1. Buy Fundamentally Strong Dividend Payers

Firms that generate high-quality earnings and throw off enough cash to return value to investors in the form of a dividend are a good option. Yes, they'll obviously benefit from a stock rally, but the dividends (particularly if reinvested) should help to offset the negative effects of inflation while you wait it out.

AT&T ( T) is a good example of this sort of stock. The firm is a communications juggernaut that's effectively the biggest mobile phone carrier in the U.S. Even though Verizon's ( VZ) network is a bit bigger, AT&T owns its network in toto. I like that. One result of that is huge cash generation. AT&T uses that cash to pay an enormous 5% dividend yield right now, and it also has been slowly paying down its debt load (telecom is a very capital intense industry, after all). The firm's landline business is underrated, but it generates a nice quiet cash flow as well that should help finance the crown jewel wireless business for free.

>>8 Stocks With Big Dividends, Steady Returns

While they may not fit that mold perfectly, Apple ( AAPL) and MasterCard ( MA) are two other names that are skewed towards smaller dividends. Look, I understand that Apple is scary at around $620. But I've talked at length about why this stock is in fact cheap right now in spite of that price tag. It's got mountains of cash (which offsets its valuation), high-quality earnings and enviable momentum. Few firms can offer that combination.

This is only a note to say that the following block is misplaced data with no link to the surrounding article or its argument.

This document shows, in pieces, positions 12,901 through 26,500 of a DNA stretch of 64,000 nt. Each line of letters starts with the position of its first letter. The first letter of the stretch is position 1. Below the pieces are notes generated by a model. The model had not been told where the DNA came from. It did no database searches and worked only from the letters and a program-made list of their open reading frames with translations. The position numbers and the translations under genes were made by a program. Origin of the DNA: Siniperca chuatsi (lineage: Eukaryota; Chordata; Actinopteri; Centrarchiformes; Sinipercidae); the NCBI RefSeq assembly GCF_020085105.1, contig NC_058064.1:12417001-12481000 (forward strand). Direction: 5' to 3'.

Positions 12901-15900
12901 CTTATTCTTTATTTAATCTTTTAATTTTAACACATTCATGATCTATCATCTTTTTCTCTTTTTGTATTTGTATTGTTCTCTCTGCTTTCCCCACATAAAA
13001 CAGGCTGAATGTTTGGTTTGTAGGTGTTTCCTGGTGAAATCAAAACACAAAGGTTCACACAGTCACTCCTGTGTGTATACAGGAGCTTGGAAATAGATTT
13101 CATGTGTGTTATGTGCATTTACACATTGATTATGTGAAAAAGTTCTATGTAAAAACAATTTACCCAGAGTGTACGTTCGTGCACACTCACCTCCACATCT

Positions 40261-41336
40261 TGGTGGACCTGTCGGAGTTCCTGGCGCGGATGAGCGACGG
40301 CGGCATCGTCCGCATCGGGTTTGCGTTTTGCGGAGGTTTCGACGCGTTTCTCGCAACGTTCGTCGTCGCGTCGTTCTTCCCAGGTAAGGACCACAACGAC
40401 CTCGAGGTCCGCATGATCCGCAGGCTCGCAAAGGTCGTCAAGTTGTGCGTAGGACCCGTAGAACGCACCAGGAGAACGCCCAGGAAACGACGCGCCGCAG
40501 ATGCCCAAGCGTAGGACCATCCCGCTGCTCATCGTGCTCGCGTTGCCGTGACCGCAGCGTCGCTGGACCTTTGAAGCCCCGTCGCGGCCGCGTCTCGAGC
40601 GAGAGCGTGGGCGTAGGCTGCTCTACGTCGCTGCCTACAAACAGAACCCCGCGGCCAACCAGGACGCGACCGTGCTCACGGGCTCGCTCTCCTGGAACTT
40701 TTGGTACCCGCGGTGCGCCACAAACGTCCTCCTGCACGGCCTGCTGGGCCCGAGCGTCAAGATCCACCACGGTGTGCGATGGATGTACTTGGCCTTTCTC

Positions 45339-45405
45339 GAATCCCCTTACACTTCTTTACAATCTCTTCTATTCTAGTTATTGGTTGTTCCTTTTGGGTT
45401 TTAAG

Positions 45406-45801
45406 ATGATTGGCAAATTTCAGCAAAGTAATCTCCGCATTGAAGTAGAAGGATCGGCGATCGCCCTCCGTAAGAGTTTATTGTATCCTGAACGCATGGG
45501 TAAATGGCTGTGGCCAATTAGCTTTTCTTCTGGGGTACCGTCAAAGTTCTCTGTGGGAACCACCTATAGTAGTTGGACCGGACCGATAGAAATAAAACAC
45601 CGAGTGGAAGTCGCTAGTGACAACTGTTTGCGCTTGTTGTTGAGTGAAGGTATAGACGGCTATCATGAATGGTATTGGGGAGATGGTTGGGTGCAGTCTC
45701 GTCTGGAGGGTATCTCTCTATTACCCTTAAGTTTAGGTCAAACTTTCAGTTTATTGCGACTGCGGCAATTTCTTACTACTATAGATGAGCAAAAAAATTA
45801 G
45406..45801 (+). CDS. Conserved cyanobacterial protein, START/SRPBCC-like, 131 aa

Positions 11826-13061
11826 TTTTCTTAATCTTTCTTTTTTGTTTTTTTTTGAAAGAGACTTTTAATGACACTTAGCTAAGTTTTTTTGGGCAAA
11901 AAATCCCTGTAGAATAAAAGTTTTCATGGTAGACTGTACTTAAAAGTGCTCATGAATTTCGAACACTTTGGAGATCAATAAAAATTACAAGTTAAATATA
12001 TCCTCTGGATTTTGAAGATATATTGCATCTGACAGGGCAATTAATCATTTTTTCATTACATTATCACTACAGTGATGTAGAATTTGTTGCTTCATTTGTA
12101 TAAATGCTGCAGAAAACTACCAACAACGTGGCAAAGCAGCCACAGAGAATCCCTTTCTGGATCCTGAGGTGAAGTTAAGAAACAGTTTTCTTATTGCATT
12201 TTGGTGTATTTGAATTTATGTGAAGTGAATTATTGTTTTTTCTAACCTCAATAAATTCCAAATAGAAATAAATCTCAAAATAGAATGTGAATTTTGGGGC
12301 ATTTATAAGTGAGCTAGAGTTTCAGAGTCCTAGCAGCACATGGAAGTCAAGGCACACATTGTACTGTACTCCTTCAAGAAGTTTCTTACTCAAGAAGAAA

Payment network MasterCard is attractive for similar reasons. Again, we've got a firm with high-quality earnings and momentum, not to mention the huge tailwind in the world's transition from cash to electronic payments methods. While smaller than Visa ( V), the stock is cheaper, and it's quietly grabbing a bigger chunk of the industry's revenues: The firm's market share increased by 10.9% in the last year.

2. The Names Everyone Else Hates

When all else fails, focus on the big names that everyone else hates -- the perennial short candidates. Heavily shorted stocks have the potential for a short squeeze as sentiment turns, and that's more than just an old wives' tale; my research shows that buying heavily shorted large and mid-cap stocks (the top two quartiles of all shortable stocks by market capitalization) and rebalancing monthly over the last decade would have beaten the S&P 500 by 9.28% each and every year. That's some material outperformance during a decade when decent returns were very hard to come by.

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